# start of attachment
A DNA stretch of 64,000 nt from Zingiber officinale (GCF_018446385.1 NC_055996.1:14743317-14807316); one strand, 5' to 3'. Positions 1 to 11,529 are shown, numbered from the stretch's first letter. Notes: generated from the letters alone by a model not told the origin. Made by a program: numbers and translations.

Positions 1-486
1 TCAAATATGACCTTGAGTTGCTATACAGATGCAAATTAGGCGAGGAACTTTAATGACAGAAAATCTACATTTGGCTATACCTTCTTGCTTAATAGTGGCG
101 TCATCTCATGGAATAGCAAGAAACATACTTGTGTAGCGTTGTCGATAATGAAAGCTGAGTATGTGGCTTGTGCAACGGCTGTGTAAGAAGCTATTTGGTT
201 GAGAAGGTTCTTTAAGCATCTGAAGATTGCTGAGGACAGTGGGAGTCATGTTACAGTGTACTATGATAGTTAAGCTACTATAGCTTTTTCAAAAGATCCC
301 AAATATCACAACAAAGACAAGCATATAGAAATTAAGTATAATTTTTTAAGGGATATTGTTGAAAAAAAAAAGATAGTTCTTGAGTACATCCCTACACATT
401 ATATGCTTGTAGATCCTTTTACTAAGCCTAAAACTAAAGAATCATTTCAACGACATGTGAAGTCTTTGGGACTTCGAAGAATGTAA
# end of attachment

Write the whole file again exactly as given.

A DNA stretch of 64,000 nt from Zingiber officinale (GCF_018446385.1 NC_055996.1:14743317-14807316); one strand, 5' to 3'. Positions 1 to 11,529 are shown, numbered from the stretch's first letter. Notes: generated from the letters alone by a model not told the origin. Made by a program: numbers and translations.

Positions 1-486
1 TCAAATATGACCTTGAGTTGCTATACAGATGCAAATTAGGCGAGGAACTTTAATGACAGAAAATCTACATTTGGCTATACCTTCTTGCTTAATAGTGGCG
101 TCATCTCATGGAATAGCAAGAAACATACTTGTGTAGCGTTGTCGATAATGAAAGCTGAGTATGTGGCTTGTGCAACGGCTGTGTAAGAAGCTATTTGGTT
201 GAGAAGGTTCTTTAAGCATCTGAAGATTGCTGAGGACAGTGGGAGTCATGTTACAGTGTACTATGATAGTTAAGCTACTATAGCTTTTTCAAAAGATCCC
301 AAATATCACAACAAAGACAAGCATATAGAAATTAAGTATAATTTTTTAAGGGATATTGTTGAAAAAAAAAAGATAGTTCTTGAGTACATCCCTACACATT
401 ATATGCTTGTAGATCCTTTTACTAAGCCTAAAACTAAAGAATCATTTCAACGACATGTGAAGTCTTTGGGACTTCGAAGAATGTAA